Top mobile apps are extensions of web apps?

David Stone’s The year of the mobile/cell? post gives a new take on the one internet or two debate.

In my last post on this subject back at the beginning of March I cited Tomi Ahonen, saying his post listing four areas where mobile is truly different from the internet had got me re-thinking my strong one internet position (in this post back in October I set out my one internet position which stems from a belief that there is less and less difference between PCs and mobiles).

The reaction in the comments to the March post was pretty strong – you lot are pretty sceptical about the potential for the mobile web, in the short term at least.

David lists the mobile apps he uses:

This seems like a pretty standard list to me, and I would expect that many of you are using many of the same apps.  The point I would like to make here is that nearly all these apps are web based with a mobile extension – which is also true of the Facebook and blogging apps that I use.  This very much endorses a one internet view of the world.  Also interesting is the fact that, with the possible exception of Flickr, none of them use any of the unique features of mobile (location, personal device etc).  This is contrary to the gist of the March post where I cited Tomi Ahonen.

David is clearly an early adopter, and I guess he uses a smartphone – possibly one with a keyboard – but in some way or other these services will filter down to the mass market before too long.  It isn’t only internet geeks who want to know where their maters are or what they are up to.

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  • I dont think its an either/ or situation. Probably you will get a lot of mobile extensions to web apps but also some mobile -focused services.

  • mspoke

    Nic, long-time no comments from me but hope to visit more often again.

    Just been catching up on some of your recent posts, great stuff, really thought provoking.

    With regards to mobile apps, I’d say 5% are useful on a daily basis and 95% aren’t useful at all and are nothing more than ‘toys’ really for early-adopters. I use the Gmail app which is very slick but Twitter, do you know anybody who isn’t a ‘geek’ who uses it or has even heard of it?

    For me all of these apps are great for amusign myself and my fellow geeks but as far as mass market goes then I still think we are many. many years away from significant usage of the mobile web, nevermind apps on a mobile.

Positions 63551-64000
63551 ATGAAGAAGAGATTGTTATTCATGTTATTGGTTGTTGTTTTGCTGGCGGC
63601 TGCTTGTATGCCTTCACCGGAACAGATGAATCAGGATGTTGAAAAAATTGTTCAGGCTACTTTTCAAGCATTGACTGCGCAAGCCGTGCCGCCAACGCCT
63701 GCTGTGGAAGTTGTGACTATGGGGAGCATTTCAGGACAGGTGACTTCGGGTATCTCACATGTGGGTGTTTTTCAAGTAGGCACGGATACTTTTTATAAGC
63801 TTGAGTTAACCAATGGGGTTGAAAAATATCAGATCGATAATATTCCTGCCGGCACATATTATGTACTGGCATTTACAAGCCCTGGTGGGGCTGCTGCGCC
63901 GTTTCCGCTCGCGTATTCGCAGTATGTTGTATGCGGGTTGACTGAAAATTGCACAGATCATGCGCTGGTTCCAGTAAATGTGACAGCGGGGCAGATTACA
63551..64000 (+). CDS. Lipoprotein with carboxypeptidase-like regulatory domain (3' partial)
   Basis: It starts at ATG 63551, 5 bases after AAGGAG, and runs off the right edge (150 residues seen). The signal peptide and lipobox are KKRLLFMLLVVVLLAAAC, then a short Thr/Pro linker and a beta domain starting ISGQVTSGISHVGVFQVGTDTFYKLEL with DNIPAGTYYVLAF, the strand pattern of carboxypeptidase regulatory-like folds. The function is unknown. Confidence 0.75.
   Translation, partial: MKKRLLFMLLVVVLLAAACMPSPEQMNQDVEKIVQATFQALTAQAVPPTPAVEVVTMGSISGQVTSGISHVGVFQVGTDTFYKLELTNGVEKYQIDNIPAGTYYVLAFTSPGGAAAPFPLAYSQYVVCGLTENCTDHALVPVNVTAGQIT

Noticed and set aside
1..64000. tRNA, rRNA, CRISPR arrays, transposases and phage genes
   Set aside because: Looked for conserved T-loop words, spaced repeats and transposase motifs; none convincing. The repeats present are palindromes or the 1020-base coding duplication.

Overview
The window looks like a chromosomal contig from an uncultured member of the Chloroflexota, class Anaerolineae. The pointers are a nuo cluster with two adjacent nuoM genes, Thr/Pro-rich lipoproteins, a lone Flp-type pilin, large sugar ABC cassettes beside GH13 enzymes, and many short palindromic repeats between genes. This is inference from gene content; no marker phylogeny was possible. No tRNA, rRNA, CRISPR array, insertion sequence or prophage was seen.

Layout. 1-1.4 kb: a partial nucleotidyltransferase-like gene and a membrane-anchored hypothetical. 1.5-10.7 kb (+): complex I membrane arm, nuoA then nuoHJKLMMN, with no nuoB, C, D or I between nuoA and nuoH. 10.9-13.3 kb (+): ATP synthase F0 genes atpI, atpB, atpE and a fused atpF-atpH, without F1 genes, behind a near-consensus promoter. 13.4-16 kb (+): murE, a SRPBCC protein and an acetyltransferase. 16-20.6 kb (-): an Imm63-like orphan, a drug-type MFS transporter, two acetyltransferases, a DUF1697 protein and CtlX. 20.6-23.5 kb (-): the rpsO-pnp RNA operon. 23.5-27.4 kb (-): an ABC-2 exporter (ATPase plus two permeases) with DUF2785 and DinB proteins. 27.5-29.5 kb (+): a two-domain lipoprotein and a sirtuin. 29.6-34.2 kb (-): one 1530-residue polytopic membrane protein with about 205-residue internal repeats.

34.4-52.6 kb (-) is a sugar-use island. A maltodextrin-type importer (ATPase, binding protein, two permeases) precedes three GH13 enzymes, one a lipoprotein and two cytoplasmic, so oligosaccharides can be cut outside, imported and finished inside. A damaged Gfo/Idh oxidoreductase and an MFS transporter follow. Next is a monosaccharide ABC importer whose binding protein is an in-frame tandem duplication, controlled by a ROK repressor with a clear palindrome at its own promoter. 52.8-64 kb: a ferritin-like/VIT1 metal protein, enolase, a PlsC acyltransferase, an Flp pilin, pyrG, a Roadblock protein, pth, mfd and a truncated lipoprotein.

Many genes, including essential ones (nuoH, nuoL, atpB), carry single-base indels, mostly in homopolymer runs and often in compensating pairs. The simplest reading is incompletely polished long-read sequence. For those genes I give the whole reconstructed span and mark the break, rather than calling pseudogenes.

• mspoke

    Nic, long-time no comments from me but hope to visit more often again.

    Just been catching up on some of your recent posts, great stuff, really thought provoking.

    With regards to mobile apps, I’d say 5% are useful on a daily basis and 95% aren’t useful at all and are nothing more than ‘toys’ really for early-adopters. I use the Gmail app which is very slick but Twitter, do you know anybody who isn’t a ‘geek’ who uses it or has even heard of it?

    For me all of these apps are great for amusign myself and my fellow geeks but as far as mass market goes then I still think we are many. many years away from significant usage of the mobile web, nevermind apps on a mobile.

  • Web based, mobile extension…the work we did 18 months ago pointed to this as the main likely scenario for quite a while until the ‘phone’s UI got a lot better.

    As to one web v two, you have the FreeWeb and the TollWeb. Guess which one gets the traffic, unless you just have to use the other.

  • Web based, mobile extension…the work we did 18 months ago pointed to this as the main likely scenario for quite a while until the ‘phone’s UI got a lot better.

    As to one web v two, you have the FreeWeb and the TollWeb. Guess which one gets the traffic, unless you just have to use the other.

  • nic

    Thanks guys.

    I guess it isn’t really an either/or situation, but it is likely to be heavily tilted in one direction or another and having this sort of perspective helps in assessing the likely success of technologies and companies.

    And 5% of mobile apps being useful on a daily basis is a big step forward. For sure this is yet to go mass market, but if geeks are at 5% this year they will be more next and the hoardes will follow soon after.

  • nic

    Thanks guys.

    I guess it isn’t really an either/or situation, but it is likely to be heavily tilted in one direction or another and having this sort of perspective helps in assessing the likely success of technologies and companies.

    And 5% of mobile apps being useful on a daily basis is a big step forward. For sure this is yet to go mass market, but if geeks are at 5% this year they will be more next and the hoardes will follow soon after.

  • I’ve been playing with implementation of mobile apps a little myself and can’t decided between:

    1) mobile app
    2) mobile app of web app
    3) web app that works in mobile browser

    I know it’s a case of the best tool for the job, and Apple’s announcements will kick start option 3. Will Apple’s implementation of option 3 be good enough to start dismissing the other 2, will Nokia/Motorola adapt to some extent?

    As your interested, I use a Nokia N73. No keyboard.

  • I’ve been playing with implementation of mobile apps a little myself and can’t decided between:

    1) mobile app
    2) mobile app of web app
    3) web app that works in mobile browser

    I know it’s a case of the best tool for the job, and Apple’s announcements will kick start option 3. Will Apple’s implementation of option 3 be good enough to start dismissing the other 2, will Nokia/Motorola adapt to some extent?

    As your interested, I use a Nokia N73. No keyboard.

  • anonymous